The main bus is made removeable as well as your liftout section using any of a variety of wire connectors. Making sure you have a feeder run from your bus to your track in the liftout section.

    The best bet would be to make your liftout sections, lay the track normally then use a cutoff tool to cut the track at the liftout joints.

    Another idea would be to use flextrack instead of the 9" snap track pieces.
    Especially if you're going around a room. the smaller snap track will make lots of joints in the track and joints will equal problems down the road. Chances for misalignment, chances for shifting due to climate, chances of poor electrical contact causing dead spots.
  8. samurisid

    samurisid New Member

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    Great, hopefully, that will solve my problems, now i just haveta put up the walls :) and hopefully have some pictures and layout designs soon.
    You have all been very helpfuly, and cant wait to get this project moving.
  9. 60103

    60103 Pooh Bah

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    If you lay your track carefully and if your carpentry is extremely precise, you can make the removable sections so they drop into place and the track lines up. Mine doesn't.
    If you have a fairly solid roadbed (homasote or wood, not plastic or rubber) you can put a flathead screw under the rails at the joint and solder the rails to it. That eliminates much misalignment.
    I use the rail joiners and slide them fully onto one rail for removal. I have some 1/4" phone plugs that back up the electrical system. And I make sure that one rail feeds from one end only all the way to the far end and feeds a section of a couple of feet on the solid land. Other rail is fed in the opposite direction. That makes a dead section if the middle is removed.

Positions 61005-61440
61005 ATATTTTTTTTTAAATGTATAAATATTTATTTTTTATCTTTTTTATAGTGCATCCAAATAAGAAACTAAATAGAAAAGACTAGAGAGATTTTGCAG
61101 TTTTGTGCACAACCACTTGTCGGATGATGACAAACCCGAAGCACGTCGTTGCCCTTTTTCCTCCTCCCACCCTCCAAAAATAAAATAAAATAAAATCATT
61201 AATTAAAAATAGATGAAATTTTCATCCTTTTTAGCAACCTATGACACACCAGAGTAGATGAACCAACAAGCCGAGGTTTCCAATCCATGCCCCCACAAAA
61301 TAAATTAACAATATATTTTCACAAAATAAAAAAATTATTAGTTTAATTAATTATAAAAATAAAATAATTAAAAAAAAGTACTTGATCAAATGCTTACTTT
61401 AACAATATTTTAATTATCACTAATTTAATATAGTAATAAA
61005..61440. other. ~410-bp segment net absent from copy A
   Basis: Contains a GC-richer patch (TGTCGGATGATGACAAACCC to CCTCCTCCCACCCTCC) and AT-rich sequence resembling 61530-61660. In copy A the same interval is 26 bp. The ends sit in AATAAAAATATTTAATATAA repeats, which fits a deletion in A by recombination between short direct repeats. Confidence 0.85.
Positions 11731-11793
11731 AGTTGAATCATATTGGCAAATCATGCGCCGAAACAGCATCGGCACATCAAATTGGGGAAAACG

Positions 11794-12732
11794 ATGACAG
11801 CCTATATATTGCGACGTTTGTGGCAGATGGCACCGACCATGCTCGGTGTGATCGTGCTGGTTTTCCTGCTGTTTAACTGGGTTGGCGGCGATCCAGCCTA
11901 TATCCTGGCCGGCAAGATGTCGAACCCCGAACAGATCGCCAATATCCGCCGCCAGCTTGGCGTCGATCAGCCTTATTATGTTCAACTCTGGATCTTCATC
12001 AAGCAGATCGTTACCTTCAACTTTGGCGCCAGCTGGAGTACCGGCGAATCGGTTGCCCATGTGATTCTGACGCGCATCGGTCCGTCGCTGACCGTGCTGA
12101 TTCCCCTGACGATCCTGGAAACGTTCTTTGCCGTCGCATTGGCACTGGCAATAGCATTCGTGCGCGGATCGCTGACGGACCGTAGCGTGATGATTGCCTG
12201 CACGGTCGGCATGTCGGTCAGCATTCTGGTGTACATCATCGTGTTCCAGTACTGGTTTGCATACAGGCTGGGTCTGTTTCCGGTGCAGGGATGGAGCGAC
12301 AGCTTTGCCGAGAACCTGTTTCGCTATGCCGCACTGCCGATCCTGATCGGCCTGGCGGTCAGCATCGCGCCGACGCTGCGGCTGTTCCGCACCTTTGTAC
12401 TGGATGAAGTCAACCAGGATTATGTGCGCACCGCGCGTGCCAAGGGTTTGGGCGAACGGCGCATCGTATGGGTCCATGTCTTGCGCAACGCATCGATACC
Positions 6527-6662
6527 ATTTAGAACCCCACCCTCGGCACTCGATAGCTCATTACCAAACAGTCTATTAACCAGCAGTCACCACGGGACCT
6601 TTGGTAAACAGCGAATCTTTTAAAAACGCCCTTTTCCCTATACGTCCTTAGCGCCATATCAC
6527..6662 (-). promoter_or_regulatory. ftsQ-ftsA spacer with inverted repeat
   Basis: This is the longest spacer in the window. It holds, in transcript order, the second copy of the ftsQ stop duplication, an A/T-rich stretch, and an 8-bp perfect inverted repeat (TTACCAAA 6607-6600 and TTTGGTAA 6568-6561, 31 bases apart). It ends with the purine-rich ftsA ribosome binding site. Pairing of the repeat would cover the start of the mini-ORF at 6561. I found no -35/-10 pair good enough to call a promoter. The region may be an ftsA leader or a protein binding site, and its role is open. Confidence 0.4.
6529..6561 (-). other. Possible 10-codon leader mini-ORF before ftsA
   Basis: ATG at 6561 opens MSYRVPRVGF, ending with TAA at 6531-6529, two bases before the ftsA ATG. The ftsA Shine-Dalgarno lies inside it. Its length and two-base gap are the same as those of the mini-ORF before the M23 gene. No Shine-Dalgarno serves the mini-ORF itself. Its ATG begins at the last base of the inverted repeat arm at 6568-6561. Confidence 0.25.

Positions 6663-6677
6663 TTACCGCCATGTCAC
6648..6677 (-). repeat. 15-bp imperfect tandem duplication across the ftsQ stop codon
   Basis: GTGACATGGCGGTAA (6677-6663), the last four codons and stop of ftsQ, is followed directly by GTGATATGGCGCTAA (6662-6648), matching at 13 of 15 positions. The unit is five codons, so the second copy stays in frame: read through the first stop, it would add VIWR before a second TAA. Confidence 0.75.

10. samurisid

    samurisid New Member

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    is there a magazine, or perhaps book you could recommend that kinda lays out the basics for me. Like, i didnt realize you need to run wire along with the track to keep voltage to the track..
  11. 60103

    60103 Pooh Bah

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    I don't know what's currently available -- I have 40 years' worth of magazines in the basement. The extra wiring is because rail joiners don't carry current as well -- they become loose after a while. If you divide the layout into blocks the effect disappears. It is more severe if you use sectional track because there are 4 times as many joints. (If you use DCC instead of DC it is really necessary.)
  12. engineshop

    engineshop Member

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    Maybe you should work out the problem from the other side of the problem. Since I don't know what kind of cabinets you have, this idea might be completely absurd.
    How about building sliding doors on your cabinets or those old type roll-down doors?
  13. samurisid

    samurisid New Member

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    ha, that would be neat..
    that is certainly something I will look into.. thank you.